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I see different possibilities: Either the "w" was copied from German spelling, where "w" was pronounced /v/ (at least in the dialects or regions which came in contact with Poland). Or, when "w"-spelling came into use, it was pronounced /w/, but the pronunciation evolved to /v/, while spelling remained unchanged. Or else: ...


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Your examples are not about ease of pronunciation. There is a general but mistaken belief that it is "hard" to say forms that deviate from the social norm of a language. "She be" vs "She is" is a case in point. It's just as easy to say "She be" as it is to say "She is". You might not be familiar with dialects ...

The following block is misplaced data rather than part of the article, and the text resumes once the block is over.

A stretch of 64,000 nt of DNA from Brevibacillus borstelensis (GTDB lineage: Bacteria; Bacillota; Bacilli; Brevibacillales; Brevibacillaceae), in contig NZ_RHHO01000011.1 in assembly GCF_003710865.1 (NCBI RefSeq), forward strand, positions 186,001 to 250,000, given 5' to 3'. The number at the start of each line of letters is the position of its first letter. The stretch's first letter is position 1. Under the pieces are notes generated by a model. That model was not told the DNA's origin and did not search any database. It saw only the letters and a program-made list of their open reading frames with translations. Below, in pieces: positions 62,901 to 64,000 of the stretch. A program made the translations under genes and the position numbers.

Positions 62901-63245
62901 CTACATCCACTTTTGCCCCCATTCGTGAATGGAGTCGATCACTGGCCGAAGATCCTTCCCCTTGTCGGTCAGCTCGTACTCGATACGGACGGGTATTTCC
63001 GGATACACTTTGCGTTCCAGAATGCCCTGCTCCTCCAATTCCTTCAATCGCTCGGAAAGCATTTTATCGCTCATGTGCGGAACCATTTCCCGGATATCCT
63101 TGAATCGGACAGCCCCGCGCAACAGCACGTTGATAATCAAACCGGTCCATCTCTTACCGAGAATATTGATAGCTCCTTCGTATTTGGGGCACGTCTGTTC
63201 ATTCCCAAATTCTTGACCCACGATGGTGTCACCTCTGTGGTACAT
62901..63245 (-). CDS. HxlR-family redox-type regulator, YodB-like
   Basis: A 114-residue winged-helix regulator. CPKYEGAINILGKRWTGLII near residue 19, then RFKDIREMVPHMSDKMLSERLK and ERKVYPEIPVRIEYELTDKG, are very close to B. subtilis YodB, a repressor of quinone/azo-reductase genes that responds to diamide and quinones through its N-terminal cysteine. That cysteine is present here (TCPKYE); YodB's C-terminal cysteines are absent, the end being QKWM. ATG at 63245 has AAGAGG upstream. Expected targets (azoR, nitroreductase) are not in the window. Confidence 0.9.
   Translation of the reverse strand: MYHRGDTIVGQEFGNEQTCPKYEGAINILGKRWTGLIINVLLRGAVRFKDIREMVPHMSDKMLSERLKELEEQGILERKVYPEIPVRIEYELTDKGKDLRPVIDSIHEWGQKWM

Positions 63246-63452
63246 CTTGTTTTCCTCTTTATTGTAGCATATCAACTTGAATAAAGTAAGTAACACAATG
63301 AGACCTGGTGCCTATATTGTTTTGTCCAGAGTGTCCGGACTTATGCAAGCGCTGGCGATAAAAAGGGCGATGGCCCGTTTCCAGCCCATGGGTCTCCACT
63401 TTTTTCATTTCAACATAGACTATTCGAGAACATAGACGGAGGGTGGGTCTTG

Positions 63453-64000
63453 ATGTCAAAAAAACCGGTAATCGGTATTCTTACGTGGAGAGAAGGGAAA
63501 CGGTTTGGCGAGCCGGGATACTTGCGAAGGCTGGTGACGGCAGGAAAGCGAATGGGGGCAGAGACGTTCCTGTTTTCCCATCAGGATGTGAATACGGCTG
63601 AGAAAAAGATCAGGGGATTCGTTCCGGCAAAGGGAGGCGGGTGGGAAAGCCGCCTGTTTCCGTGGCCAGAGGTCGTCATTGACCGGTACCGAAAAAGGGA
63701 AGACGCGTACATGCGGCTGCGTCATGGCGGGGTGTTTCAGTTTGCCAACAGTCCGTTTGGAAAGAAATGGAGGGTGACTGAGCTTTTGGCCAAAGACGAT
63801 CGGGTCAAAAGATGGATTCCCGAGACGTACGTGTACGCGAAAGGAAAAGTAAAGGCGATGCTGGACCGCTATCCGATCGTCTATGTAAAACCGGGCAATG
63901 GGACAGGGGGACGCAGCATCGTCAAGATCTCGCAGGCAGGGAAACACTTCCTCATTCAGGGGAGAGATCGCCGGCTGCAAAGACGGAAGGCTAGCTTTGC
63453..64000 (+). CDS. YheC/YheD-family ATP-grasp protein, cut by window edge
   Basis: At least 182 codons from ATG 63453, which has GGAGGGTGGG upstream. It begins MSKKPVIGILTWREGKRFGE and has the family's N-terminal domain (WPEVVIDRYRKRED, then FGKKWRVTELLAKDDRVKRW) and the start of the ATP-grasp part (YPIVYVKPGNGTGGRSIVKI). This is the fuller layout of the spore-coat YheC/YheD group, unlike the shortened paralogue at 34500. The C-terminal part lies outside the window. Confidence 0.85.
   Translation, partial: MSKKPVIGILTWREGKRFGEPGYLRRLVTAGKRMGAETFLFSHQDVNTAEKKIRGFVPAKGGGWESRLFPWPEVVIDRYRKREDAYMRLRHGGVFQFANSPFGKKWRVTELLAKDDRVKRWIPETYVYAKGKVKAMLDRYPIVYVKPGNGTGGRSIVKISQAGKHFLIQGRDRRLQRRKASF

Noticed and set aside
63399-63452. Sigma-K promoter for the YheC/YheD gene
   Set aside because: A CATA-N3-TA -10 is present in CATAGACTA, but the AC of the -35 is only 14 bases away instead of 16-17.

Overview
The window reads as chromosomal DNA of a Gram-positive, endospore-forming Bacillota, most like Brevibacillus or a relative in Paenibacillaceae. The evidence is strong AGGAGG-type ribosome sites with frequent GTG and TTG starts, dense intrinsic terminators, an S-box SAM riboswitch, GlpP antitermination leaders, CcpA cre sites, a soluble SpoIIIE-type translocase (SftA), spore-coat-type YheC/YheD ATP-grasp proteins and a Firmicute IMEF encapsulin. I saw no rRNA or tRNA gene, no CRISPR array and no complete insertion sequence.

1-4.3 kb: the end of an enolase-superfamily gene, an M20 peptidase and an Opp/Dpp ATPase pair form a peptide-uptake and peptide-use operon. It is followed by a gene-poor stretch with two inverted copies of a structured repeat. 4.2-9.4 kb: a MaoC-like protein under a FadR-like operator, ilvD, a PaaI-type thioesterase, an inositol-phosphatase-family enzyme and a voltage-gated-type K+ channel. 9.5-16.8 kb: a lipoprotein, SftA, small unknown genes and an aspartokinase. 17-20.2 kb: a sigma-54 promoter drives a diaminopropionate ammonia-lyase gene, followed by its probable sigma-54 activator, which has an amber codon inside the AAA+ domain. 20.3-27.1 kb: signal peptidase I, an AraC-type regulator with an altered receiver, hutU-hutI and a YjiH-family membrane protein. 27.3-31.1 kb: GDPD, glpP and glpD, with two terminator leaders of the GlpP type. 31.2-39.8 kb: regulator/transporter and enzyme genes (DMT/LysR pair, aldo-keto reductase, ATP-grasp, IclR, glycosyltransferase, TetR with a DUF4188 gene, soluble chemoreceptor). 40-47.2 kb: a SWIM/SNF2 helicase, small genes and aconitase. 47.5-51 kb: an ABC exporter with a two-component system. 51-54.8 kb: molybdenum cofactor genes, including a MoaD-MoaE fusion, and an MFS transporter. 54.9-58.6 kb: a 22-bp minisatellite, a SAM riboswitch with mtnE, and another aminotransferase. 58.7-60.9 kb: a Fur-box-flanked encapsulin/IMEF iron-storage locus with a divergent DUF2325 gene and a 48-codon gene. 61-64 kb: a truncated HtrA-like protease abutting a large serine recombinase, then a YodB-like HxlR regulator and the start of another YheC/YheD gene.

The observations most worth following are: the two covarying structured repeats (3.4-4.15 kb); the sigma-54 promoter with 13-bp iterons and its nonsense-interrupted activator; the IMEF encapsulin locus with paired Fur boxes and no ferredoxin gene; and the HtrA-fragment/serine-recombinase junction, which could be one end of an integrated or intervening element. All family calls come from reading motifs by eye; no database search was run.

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The Spanish use of y vs. e and o vs. u can be classified as an example of sandhi and dissimilation. Sandhi is a pronunciation change caused by contact between words (or morphemes), usually in a way that can be thought of as making the pronunciation "easier" in some way. Dissimilation is a change of two similar sounds to less similar sounds. Your ...


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